I've had asthma since I was born, and keep a rescue inhaler with me all the time. Different things trigger asthma for different people, and also the triggers can change with time. Typically as you age your triggers get fewer and you're more aware of what they are so things are less surprising.
Not all gyms are the same: some are closed in shoeboxes with bad circulation and lazy cleaning schedules, others are disinfected multiple times a day (at least the handles and touch-ables), and others are in outdoor environments with plenty of fresh air blowing in.
8% of Olympic athletes have asthma, and you can be sure they spend plenty of time in gyms and various forms of training. Interestingly enough, 8% is also the national (USA) average of asthma sufferers. To me, that means that asthma is no longer a determining factor in athletic performance in all but the most extreme cases (particularly exercise induced asthma).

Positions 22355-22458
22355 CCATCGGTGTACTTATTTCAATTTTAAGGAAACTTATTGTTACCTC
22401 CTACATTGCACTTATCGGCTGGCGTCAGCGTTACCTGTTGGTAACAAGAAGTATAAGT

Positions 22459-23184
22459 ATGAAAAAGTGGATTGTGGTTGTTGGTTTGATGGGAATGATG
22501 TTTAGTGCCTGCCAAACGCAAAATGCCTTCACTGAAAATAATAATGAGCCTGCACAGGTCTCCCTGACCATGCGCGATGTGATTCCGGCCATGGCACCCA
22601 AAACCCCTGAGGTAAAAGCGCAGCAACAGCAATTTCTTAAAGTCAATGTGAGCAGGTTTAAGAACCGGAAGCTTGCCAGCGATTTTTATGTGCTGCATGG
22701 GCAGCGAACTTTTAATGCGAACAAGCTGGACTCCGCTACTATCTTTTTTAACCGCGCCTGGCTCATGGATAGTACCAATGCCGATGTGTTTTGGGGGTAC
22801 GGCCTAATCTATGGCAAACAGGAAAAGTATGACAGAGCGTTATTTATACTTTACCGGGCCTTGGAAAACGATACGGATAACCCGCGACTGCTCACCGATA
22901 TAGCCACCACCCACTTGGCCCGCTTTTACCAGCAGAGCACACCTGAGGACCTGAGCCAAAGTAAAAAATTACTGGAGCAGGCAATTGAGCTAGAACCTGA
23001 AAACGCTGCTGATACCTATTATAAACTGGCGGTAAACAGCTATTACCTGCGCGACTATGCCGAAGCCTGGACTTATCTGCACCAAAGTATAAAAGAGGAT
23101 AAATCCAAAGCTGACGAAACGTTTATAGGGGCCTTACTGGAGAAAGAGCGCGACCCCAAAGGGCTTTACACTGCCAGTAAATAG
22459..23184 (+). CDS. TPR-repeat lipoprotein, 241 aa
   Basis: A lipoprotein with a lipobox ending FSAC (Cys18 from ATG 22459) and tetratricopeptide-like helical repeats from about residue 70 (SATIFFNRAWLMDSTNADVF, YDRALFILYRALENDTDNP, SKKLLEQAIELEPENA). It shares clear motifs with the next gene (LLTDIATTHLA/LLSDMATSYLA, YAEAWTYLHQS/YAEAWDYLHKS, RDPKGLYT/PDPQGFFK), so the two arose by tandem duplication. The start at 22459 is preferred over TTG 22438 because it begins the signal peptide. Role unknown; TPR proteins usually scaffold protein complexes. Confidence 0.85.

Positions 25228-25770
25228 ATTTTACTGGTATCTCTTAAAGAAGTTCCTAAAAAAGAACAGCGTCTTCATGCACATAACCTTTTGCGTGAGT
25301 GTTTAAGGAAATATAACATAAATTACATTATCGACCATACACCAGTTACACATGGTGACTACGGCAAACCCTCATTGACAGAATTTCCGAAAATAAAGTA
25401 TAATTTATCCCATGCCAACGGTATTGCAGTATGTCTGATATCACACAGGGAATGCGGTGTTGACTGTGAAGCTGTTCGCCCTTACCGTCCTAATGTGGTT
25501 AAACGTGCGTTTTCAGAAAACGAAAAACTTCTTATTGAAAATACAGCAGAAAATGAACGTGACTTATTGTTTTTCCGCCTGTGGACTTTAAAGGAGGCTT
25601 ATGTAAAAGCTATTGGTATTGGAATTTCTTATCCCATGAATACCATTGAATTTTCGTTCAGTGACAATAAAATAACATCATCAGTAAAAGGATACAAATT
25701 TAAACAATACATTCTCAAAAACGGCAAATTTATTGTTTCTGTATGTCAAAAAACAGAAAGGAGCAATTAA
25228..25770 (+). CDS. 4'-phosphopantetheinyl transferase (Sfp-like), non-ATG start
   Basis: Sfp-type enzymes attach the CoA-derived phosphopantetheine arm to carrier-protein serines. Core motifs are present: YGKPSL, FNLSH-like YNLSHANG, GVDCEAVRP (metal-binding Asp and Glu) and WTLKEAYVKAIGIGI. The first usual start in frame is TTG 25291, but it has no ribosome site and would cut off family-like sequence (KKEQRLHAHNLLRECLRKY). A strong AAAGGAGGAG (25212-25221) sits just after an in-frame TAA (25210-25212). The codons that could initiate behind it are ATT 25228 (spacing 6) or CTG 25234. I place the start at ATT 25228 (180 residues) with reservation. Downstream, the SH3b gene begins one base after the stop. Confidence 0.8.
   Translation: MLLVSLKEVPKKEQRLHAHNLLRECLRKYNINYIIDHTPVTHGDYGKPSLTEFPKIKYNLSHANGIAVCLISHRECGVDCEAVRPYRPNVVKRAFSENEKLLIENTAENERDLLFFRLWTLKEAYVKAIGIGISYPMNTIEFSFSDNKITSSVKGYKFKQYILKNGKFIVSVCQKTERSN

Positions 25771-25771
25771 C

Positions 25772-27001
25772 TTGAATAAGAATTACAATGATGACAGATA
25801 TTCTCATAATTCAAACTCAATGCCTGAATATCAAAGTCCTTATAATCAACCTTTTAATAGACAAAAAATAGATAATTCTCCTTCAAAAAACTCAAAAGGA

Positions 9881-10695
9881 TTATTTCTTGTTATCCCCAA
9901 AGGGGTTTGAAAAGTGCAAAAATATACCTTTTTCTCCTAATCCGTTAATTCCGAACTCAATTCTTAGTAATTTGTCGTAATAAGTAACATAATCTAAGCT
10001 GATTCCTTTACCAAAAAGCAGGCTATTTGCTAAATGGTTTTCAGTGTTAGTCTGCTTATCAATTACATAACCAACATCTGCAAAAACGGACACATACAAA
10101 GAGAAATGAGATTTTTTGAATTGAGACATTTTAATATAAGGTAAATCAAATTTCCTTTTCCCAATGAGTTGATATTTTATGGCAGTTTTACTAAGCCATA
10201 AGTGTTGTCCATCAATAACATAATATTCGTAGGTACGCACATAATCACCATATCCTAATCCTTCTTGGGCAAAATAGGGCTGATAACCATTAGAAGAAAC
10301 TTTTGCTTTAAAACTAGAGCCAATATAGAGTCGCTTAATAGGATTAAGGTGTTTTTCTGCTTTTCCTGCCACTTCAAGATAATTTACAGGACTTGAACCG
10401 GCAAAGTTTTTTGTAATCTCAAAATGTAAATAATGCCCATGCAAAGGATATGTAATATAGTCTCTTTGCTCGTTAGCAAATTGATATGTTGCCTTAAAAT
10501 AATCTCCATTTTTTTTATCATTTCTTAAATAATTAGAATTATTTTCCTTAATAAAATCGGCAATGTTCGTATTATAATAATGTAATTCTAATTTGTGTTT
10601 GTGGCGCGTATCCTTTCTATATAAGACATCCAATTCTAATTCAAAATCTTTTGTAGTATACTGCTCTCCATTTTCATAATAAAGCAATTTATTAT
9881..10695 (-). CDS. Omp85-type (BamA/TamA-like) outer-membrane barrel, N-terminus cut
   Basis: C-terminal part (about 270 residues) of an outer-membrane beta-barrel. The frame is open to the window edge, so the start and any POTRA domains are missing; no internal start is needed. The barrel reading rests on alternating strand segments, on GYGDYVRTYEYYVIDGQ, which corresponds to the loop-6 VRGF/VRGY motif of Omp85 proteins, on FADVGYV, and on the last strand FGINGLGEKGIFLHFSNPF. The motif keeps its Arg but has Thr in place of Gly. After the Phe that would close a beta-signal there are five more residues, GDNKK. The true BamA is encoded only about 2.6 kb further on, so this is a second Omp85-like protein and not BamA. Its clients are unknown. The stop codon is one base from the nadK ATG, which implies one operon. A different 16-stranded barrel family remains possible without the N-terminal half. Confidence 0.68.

I've managed to have a fairly athletic life and my asthma inhaler is like my wallet or underwear: I don't travel far without them.
Most gyms will allow you to use their facilities for a few days or weeks for free. Do that, and bring your rescue inhaler with you. Since you mentioned that particulates and specific allergies are triggers for you, this should be a pretty quick way to determine if those items are present in sufficient quantities at any given facility.
When I was running a lot (half marathons primarily) I would almost always use my rescue inhaler for one puff in the beginning of my training runs, two minutes in, and from there I was great. If I told my doctor that I was using my rescue inhaler once a day, she would rightly freak out, but at the same time my lung capacity vastly improved, as did my VO2 max and O2 blood saturation rebound rates.
In all but the rarest of cases, the data and experience shows that asthma is something you deal with but it shouldn't keep you from a single day of training at maximum.